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Lausus was the son of the ousted Etruscan king Mezentius, and fought with him against Aeneas and the Trojans in Italy. He appears in Virgil's Aeneid in Books VII and X. When his father is wounded by Aeneas, Lausus steps in between them, and Aeneas strikes them down. In doing so, Lausus embodies the idea of pietas that Vergil praises throughout, with the relationships of Anchises and Aeneas and of Pallas and Evander.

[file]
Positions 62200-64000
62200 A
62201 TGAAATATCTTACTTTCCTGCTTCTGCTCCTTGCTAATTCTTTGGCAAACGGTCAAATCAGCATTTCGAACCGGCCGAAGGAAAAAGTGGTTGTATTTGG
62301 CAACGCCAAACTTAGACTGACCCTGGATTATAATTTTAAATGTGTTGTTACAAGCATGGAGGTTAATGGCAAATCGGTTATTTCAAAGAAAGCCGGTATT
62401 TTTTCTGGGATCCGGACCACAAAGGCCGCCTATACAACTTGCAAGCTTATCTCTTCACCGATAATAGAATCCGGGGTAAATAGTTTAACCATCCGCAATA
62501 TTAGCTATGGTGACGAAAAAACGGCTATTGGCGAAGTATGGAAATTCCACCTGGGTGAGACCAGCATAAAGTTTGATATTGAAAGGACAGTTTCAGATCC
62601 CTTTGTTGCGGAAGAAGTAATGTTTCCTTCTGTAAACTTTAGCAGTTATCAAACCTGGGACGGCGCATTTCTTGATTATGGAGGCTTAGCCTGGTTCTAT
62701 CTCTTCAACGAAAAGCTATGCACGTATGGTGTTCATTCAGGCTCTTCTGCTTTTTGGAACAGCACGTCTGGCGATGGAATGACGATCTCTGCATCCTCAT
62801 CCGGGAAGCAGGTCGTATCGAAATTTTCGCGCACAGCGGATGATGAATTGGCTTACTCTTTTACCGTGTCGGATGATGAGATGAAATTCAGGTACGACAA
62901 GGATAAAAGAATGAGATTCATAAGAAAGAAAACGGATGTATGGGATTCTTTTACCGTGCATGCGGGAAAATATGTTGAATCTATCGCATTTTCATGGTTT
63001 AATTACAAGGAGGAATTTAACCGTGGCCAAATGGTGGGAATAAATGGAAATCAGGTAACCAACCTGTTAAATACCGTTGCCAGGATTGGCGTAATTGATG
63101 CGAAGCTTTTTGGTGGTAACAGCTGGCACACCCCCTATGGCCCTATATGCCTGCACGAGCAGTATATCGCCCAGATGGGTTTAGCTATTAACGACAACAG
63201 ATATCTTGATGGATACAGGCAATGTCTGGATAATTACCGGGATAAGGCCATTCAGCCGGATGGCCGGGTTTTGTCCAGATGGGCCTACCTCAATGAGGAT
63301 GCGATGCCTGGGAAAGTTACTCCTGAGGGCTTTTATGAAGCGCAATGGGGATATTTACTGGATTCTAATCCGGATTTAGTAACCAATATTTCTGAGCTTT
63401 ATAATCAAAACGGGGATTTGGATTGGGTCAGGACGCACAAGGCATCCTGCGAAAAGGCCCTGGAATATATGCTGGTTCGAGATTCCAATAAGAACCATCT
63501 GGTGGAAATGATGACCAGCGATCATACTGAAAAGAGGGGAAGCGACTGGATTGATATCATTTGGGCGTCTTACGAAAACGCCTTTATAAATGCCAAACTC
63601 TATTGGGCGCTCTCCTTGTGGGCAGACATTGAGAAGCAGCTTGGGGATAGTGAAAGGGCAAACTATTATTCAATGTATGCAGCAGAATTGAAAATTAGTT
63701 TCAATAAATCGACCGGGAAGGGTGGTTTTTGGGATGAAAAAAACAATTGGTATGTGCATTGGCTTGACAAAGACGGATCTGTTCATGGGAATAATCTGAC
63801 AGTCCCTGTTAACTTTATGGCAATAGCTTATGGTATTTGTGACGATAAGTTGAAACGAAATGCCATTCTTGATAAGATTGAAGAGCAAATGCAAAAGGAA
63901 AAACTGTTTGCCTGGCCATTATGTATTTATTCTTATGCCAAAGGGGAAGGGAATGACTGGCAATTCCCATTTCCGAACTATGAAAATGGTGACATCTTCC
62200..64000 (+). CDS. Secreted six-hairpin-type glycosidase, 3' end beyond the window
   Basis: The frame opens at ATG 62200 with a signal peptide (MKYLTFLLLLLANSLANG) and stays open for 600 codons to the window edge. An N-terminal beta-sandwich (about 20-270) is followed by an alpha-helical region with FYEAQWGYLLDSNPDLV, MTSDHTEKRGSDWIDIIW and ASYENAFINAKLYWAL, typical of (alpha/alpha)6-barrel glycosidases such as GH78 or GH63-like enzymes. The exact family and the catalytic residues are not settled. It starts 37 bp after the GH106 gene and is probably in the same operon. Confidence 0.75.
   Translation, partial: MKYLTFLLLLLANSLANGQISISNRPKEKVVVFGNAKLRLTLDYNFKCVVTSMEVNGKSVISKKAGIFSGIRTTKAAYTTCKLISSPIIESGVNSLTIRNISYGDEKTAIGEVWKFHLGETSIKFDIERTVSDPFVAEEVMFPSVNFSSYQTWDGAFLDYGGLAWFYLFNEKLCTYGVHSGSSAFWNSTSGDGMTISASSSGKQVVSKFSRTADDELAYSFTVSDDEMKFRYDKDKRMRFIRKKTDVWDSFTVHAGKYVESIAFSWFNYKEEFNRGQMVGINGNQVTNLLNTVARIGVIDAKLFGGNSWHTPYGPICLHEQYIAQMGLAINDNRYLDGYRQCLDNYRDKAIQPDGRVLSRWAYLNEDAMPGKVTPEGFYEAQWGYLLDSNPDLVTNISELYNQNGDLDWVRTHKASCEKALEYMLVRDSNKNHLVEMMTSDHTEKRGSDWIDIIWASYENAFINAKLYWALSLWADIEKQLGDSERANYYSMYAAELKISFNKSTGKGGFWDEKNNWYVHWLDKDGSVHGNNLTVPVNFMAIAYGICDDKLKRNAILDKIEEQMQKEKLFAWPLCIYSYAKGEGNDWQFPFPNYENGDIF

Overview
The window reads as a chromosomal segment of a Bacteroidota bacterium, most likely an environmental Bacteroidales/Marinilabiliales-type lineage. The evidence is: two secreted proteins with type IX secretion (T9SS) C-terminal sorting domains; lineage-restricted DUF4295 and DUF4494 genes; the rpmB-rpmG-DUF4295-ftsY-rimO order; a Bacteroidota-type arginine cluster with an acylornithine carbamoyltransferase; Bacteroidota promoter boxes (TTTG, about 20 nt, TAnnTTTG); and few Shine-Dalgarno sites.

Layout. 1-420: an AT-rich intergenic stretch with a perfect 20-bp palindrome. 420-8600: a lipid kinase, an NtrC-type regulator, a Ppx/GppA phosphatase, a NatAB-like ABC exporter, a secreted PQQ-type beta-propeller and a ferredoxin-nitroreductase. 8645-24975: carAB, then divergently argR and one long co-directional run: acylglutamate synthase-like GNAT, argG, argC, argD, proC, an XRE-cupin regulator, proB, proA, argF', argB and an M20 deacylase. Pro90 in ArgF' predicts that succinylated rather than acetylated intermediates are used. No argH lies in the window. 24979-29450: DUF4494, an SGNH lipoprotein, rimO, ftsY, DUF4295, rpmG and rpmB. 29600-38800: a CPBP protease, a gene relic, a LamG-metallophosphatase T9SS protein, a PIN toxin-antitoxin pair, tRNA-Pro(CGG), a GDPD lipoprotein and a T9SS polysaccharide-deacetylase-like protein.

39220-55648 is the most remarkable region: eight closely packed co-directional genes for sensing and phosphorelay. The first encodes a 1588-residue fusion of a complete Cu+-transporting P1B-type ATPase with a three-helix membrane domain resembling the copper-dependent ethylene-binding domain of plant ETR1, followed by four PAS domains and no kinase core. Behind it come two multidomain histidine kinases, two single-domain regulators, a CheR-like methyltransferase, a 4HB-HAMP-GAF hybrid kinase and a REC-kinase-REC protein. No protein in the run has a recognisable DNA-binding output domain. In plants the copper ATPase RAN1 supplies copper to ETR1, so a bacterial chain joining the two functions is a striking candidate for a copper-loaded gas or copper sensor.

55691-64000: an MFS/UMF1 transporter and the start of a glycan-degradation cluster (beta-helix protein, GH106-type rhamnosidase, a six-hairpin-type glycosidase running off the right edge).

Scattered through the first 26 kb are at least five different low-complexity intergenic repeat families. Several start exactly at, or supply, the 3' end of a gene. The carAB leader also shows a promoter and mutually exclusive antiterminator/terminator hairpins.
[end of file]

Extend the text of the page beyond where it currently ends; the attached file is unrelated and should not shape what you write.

Aeneas immediately feels remorse for his behavior, and he gives Lausus a proper soldier's burial.

Lausus is considered a foil in the Aeneid to Pallas, the son of Evander. Both are young, come down from royal blood, are handsome, strong, full of filial piety, and both die at the hands of greater heroes.


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